This paper defends a position that parts ways with the positivist view of legal certainty and reasonableness. I start out with a reconstruction of this view and move on to argue that an adequate analysis of certainty and reasonableness calls for an alternative approach, one based on the acknowledgement that argumentation is key to determining the contents, structure, and boundaries of a legal system. Here I claim that by endorsing a dialec-tical notion of rationality this alternative account espouses (...) an ambitious approach to rea-soning in law and conceives of the theory of legal argumentation as the vantage point from which to analyze legal systems and tackle the main problems connected with their existence. Next, I look at what this alternative approach does for the way we should go about treating certainty and reasonableness, considered singularly as well as in their recip-rocal relationship. I conclude on this basis that when argumentation receives its due emphasis in law we have to redefine certainty and reasonableness and recast their connection as non-conflictive. (shrink)
This paper presents the concept of ‘religious certainty’ I have developed by drawing inspiration from Wittgenstein’s notion of ‘certainty’. After describing the particular traits of religious certainty, this paper addresses two difficulties derived from this concept. On the one hand, it explains why religious certainty functions as such even though all its consequences are far from being absolutely clear; on the other hand, it clarifies why, unlike the rest of certainties, the loss of religious certainty (...) does not result in the collapse of the world-picture made up of all certainties. Subsequently, it analyzes to what extent the teacher can teach religious certainty by acting as a facilitator for its acquisition–if desired—particularly bearing in mind that religious certainty cannot be attained at will. These basic teaching guidelines have several advantages. First, they make it possible to know the nature of religious certainty even better. Second, and most importantly, the fact of having adopted the perspective of a teacher who tries inculcating a religious certainty contributes to detecting and preventing forms of indoctrination that, arguably, might go unnoticed even when attempting to properly present religious certainty—or rather, this way of being religious—in current schools to foster understanding thereof. (shrink)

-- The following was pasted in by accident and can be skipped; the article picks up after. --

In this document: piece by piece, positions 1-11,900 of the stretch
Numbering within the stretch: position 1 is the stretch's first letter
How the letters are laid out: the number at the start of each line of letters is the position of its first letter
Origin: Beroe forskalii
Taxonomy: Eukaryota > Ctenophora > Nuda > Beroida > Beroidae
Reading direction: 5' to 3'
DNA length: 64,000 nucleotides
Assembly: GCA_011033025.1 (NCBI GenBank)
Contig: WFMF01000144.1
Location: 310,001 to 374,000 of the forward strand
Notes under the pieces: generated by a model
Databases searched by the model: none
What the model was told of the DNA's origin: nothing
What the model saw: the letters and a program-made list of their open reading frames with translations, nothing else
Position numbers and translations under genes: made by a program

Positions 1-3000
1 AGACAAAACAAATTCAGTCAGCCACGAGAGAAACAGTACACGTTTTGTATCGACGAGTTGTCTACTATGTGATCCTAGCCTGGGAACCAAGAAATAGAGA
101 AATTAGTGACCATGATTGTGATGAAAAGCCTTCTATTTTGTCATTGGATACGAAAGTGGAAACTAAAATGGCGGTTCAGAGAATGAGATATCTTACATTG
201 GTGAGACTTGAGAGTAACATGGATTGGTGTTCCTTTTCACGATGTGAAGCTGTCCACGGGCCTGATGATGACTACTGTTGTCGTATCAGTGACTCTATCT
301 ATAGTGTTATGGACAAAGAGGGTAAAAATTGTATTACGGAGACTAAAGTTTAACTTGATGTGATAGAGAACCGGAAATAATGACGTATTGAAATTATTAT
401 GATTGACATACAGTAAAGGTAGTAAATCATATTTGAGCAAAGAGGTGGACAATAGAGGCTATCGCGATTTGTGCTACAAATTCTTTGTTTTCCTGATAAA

Hume appeals to different kinds of certainties and necessities in the Treatise. He contrasts the certainty that arises from intuition and demonstrative reasoning with the certainty that arises from causal reasoning. He denies that the causal maxim is absolutely or metaphysically necessary, but he nonetheless takes the causal maxim and ‘proofs’ to be necessary. The focus of this paper is the certainty and necessity involved in Hume’s concept of knowledge. I defend the view that intuitive certainty, (...) in particular, is certainty of the invariability or necessity of relations between ideas. Against David Owen and Helen Beebee, I argue that the certainty involved in intuition depends on the activity of the mind. I argue, further, that understanding this activity helps us understand more clearly one of Hume’s most important theses, namely that experience is the source of a distinct kind of certainty and of necessity. (shrink)